Burnout or Bore Out: Reflections for the New Year - Hope 103.2

Burnout or Bore Out: Reflections for the New Year

If the passing year leaves you with a sense of disquiet or unhappiness, ask what is needed to make sure this one will be different.

By Hope 103.2 NetworkTuesday 23 Jan 2024LifestyleReading Time: 5 minutes

There’s no doubt about it, burnout is a real problem, and large numbers of people have pulled back from aspirational careers, putting new boundaries in place, and taking clear and tangible steps to make sure they never land up in the same place of over stretch and exhaustion again.

And fair enough. But even as we self-protect, I wonder if we are not running the risk of overcompensation. It could be that we enter a new year not at risk of burning out but running a serious chance of boring ourselves out – with only the safest of challenges accepted and only the teeniest of goals on our hopes and dreams list.

It became very clear to me when I was in a conversation with a few wonderful people. When asked about their goals for the new year, the majority answered in the “surviving the year would be good” category. Hmmm, ok, if that’s where you are at, that’s where you at, but personally I have to stifle a yawn when I’m around views like that for long.

How do we get the balance right?

How do we go into the year with a healthy stretch that won’t backfire into a dysfunctional snap?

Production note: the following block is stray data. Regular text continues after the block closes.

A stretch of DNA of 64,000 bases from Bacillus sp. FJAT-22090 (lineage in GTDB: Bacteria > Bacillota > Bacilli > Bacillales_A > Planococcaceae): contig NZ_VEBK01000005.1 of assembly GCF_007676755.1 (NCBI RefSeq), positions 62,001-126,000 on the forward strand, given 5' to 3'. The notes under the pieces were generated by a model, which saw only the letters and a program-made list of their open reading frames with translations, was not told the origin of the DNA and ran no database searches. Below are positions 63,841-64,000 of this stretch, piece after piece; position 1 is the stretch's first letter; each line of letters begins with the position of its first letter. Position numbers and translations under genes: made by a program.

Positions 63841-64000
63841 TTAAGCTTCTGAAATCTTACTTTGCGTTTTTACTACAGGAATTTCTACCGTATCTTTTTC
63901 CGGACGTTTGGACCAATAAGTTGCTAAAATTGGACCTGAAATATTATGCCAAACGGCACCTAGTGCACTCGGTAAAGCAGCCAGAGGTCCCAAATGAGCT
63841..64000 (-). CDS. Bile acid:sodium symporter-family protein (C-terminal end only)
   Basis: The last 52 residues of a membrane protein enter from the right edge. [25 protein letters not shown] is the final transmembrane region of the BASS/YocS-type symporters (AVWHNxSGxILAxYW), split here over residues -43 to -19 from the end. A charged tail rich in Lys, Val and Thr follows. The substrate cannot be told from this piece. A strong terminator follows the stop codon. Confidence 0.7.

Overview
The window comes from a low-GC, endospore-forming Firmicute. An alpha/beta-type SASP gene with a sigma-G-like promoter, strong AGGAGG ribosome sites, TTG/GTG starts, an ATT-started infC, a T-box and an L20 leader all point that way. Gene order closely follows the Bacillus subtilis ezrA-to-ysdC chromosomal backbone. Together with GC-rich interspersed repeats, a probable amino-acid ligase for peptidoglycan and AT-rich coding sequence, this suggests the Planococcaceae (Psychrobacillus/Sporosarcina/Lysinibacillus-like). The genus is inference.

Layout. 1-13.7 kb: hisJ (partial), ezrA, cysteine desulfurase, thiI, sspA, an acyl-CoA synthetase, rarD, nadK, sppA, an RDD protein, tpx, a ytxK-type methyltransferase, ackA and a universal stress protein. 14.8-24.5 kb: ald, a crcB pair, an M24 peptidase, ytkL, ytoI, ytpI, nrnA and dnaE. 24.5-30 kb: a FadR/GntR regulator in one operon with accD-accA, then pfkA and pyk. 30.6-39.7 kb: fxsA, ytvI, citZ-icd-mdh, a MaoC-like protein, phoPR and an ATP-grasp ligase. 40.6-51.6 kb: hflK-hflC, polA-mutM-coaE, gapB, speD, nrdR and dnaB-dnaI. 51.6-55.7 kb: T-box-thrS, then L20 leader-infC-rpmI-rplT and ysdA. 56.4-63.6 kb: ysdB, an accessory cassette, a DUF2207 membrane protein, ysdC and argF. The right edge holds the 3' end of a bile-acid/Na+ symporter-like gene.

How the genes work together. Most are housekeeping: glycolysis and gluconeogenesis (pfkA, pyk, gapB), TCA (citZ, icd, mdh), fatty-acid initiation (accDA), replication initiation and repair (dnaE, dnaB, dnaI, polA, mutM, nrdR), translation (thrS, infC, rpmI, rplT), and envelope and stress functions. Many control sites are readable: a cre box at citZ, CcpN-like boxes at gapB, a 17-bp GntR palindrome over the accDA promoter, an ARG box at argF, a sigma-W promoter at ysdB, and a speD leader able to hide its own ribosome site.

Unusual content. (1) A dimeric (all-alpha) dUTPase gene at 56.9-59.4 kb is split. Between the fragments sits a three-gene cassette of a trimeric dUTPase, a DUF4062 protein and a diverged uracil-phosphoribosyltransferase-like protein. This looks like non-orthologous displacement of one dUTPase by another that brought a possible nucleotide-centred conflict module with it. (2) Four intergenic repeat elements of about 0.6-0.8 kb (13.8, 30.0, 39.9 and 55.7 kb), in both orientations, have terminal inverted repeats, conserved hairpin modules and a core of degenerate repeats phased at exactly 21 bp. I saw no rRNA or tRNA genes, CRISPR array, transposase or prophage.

A start is to recognise the tension. Aim at nothing, and you will achieve it… and you will also lose confidence and become frustrated along the way. Aim at too much, and you will either give it all away (effectively defaulting into the aim at nothing category), or you will frenetically keep at it until you crash and burn, hurting others and damaging yourself in the process.

How then do we find ourselves in the magical Goldilocks zone of just right?

“To know thyself is the beginning of wisdom.” – Socrates

Socrates’ insight: “To know thyself is the beginning of wisdom” is a good starting point.

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How has it been in other years? Did you aim for too much and then back away in discouragement? Did you not even try, and then ask in bewilderment, “So where did that year go?”

How satisfied are you with the year that has just been?

If very satisfied, why not repeat with a mild formula change to raise the bar just a little. After all, the tortoise usually wins (to quote the title of an amazing book). So let’s remember, a slow and steady journey in the same direction can achieve a huge amount over time, especially if the original course chosen is a good and healthy one. Sometimes the goal to faithfully keep on doing what we have been doing, while thoughtfully making minor adjustments to ensure we are relevant, is just what is needed. Do remember the need for some changes, for without a little pruning and tending, most things slowly drift towards decay.